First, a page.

Like Mabanckou’s character, Mochama’s narrator is quite conscious of the many things one can do with language, although he, unlike the porcupine, seems unable to harness that power to achieve literary subtlety, assuming he would know what that is. Plain puns are announced when they appear in the short narrations, and literary allusions to Dante, Soyinka, Meja Mwangi, or Maillu are quite shallow. It reads like a fool’s book meant to be enjoyed by fellow dunderheads. If there is any literary value in this book it must be deeply hidden. I encountered none anywhere, in spite of my determination not to come out of the reading empty-handed.
It is a playful work that suggests what Kenyan writing might become at the hands of our writers. Its complexity lies in its simplicity and literary emptiness, maybe.
Contradictions seem unconscious. Although the Night Runner fashions himself as a cosmopolitan, throwing around names of friends from Scotland, Miami, Montreal, and other far-flung places, there is something quite crass and nativist about him. He doesn’t seem to give a hoot about higher ideals like the Pan-Africanism of Kwame Nkrumah and Steve Biko, which serious African writers have put a premium on. This is just fine with me these days.
But I think it’s in bad taste to call a mixed-race African a “Mulatto” (with apologies to eminent Black British poet Jackie Kay, do you think they are mules?). This is not out of my belief in global black consciousness, but because the word is now considered offensive.
Despite unremarkable experiments with a mixture of languages in his use of Sheng, the narrator, like our ethnocentric politicians, seems to uphold a primitive desire for cultural purity.
I suspect the book will be difficult to critique seriously because such an attempt would amount to a degrading personal attack on the author. Unlike Kiriamiti’s Jack Zollo, Charles Mangua’s Dodge Kiunyu, or the characters Maillu features in his narratives of urban prurience, there seems to be no difference between the narrator in Mochama’s book and the author himself.
Yet it would be unfair to attribute the foibles of the self-declared young fellow in Mochama’s book with the flesh-and-blood person who has created him. And this narrator has many weaknesses, including shallowness, quite a bit of narcissism, and obsequiousness towards foreigners that borders on racial inferiority complex.
Like a post-colonial nation, the Night Runner is a person who has refused to grow up; he still considers people in their late 20s “young” and he probably would at double his age and, peradventure, when archaic and toothless continue marketing himself as young.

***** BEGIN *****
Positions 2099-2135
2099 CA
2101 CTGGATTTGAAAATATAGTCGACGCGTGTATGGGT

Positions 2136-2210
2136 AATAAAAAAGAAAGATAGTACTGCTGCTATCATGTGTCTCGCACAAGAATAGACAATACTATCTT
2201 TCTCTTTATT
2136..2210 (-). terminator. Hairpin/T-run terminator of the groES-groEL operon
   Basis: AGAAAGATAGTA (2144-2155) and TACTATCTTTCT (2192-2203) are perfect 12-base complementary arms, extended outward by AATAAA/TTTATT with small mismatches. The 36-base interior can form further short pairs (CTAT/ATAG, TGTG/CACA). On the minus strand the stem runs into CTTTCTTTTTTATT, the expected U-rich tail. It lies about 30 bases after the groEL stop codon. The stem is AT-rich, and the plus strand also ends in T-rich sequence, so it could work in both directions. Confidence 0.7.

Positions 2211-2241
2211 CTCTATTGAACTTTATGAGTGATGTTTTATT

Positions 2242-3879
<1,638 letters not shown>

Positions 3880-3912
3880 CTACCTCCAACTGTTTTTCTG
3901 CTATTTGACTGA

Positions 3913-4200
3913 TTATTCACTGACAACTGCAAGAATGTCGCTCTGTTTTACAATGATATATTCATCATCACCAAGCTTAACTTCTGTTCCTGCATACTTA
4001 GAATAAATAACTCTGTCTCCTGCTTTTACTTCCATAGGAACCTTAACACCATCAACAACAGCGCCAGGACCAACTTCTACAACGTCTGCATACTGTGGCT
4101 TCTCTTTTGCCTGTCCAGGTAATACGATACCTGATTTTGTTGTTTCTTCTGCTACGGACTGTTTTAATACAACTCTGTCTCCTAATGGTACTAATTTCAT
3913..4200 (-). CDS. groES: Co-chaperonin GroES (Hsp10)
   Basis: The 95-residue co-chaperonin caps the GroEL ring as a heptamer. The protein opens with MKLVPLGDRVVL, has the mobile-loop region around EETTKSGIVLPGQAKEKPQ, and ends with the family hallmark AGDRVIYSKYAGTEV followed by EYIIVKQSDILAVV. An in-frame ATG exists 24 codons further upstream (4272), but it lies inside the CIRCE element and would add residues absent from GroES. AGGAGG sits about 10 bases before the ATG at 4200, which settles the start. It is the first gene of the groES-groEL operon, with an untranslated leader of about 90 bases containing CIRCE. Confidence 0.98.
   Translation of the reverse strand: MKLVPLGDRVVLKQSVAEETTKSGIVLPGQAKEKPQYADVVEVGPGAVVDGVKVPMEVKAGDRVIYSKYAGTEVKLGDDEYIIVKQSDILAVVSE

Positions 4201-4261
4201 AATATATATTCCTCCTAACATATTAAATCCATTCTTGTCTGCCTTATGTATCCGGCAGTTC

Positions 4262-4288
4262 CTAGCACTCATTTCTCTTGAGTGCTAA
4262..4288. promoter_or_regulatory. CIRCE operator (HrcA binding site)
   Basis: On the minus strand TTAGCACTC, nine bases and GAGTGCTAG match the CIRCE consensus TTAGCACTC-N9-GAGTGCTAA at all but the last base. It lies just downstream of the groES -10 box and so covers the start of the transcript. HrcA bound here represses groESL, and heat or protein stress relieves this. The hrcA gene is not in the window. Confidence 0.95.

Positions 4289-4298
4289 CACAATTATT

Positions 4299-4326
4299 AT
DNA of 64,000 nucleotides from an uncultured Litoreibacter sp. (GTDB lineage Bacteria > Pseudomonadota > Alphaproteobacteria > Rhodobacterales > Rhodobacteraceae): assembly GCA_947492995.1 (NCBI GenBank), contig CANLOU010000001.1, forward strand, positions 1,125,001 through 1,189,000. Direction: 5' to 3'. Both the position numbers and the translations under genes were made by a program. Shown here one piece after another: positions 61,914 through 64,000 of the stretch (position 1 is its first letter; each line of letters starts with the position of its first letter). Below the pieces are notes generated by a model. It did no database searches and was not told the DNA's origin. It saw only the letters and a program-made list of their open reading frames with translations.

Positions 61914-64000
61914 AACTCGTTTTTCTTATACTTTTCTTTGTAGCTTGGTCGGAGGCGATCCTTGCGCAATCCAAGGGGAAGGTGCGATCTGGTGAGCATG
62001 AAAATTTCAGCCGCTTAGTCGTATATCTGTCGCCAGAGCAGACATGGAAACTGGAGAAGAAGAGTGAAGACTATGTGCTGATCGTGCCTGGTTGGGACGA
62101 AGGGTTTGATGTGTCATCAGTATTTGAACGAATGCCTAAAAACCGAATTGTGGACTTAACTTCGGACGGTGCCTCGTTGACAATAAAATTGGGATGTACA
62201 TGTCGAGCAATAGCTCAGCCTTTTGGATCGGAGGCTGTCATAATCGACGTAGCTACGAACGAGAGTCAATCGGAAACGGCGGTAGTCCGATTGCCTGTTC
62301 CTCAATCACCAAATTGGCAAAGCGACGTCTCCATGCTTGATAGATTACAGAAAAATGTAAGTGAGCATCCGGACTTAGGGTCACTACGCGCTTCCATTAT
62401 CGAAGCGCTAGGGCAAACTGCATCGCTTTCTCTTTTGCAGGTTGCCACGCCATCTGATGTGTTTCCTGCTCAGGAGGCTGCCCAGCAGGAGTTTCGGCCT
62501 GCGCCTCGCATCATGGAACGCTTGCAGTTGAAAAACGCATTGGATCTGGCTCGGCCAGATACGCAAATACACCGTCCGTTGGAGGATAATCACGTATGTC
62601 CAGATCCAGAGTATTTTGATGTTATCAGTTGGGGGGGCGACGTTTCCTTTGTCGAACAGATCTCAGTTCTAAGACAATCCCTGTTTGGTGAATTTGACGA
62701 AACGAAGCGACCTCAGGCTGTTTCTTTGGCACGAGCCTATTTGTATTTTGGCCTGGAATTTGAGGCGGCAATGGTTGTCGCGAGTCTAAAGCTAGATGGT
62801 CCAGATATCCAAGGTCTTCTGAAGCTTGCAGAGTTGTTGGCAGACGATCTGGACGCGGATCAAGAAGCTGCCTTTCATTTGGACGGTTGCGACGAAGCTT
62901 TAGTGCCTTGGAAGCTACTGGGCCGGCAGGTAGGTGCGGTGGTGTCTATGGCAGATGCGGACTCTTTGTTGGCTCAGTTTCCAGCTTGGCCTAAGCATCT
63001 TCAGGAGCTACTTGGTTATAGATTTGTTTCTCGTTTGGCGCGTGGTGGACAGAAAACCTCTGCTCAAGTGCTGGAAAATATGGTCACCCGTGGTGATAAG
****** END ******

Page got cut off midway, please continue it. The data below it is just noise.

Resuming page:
Even cynics weaned on the pessimism of Arthur Schopenhauer would be overjoyed to see some silver lining anywhere near the gloomy clouds of Kenyan literature. And there’s hope radiating from the weaknesses of Mochama’s book.
One lesson young writers could learn from Mochama is that you don’t need to have anything profound to say to put your pen to paper. Some incompetent editor might just publish you.
Additionally, there is no longer any need to display mastery of technique. Apart from the use of the first person narrator, there isn’t any other literary technique in the book that is worth writing home about. Maybe this is because the book is not meant to be a literary masterpiece or to be read by intelligent people. Most importantly, you don’t need to talk about corruption and other ills facing the nation. Don’t say that corruption is as endemic as alcoholism in Kenya or that even if you don’t receive bribes, you would be an imbecile to swear that you would never bribe a government official to go waste in a pub.
Incidentally, most of the money received through corruption is not used to add any value to the corrupt guy’s life. It is all spent in bars; nobody would waste their clean hard-earned money the way Nairobians spend money on booze. That money is most likely stolen or obtained through other dubious means.
Most of the people you see in pubs are therefore thieves, pimps, prostitutes, or drug dealers. But don’t say all this. Just play with the little English you know, and all will be fine. The publishers of this book, Goethe-Institute and Native Intelligence, have done a superb job. The paper and ink used are fantastic, and so is the binding. As a physical object, this is the most beautiful Nairobi-published book I’ve come across in my many years of just touching books.
But besides its outward beauty, the book has nothing of value. I learnt nothing new about Nairobi from it. Yet I wouldn’t condemn it. There must be people who love this kind of writing, and there’s a part of me, an inner doppelganger of sorts, that admires people who can audaciously open their mouth wide to speak even when they absolutely have nothing to say.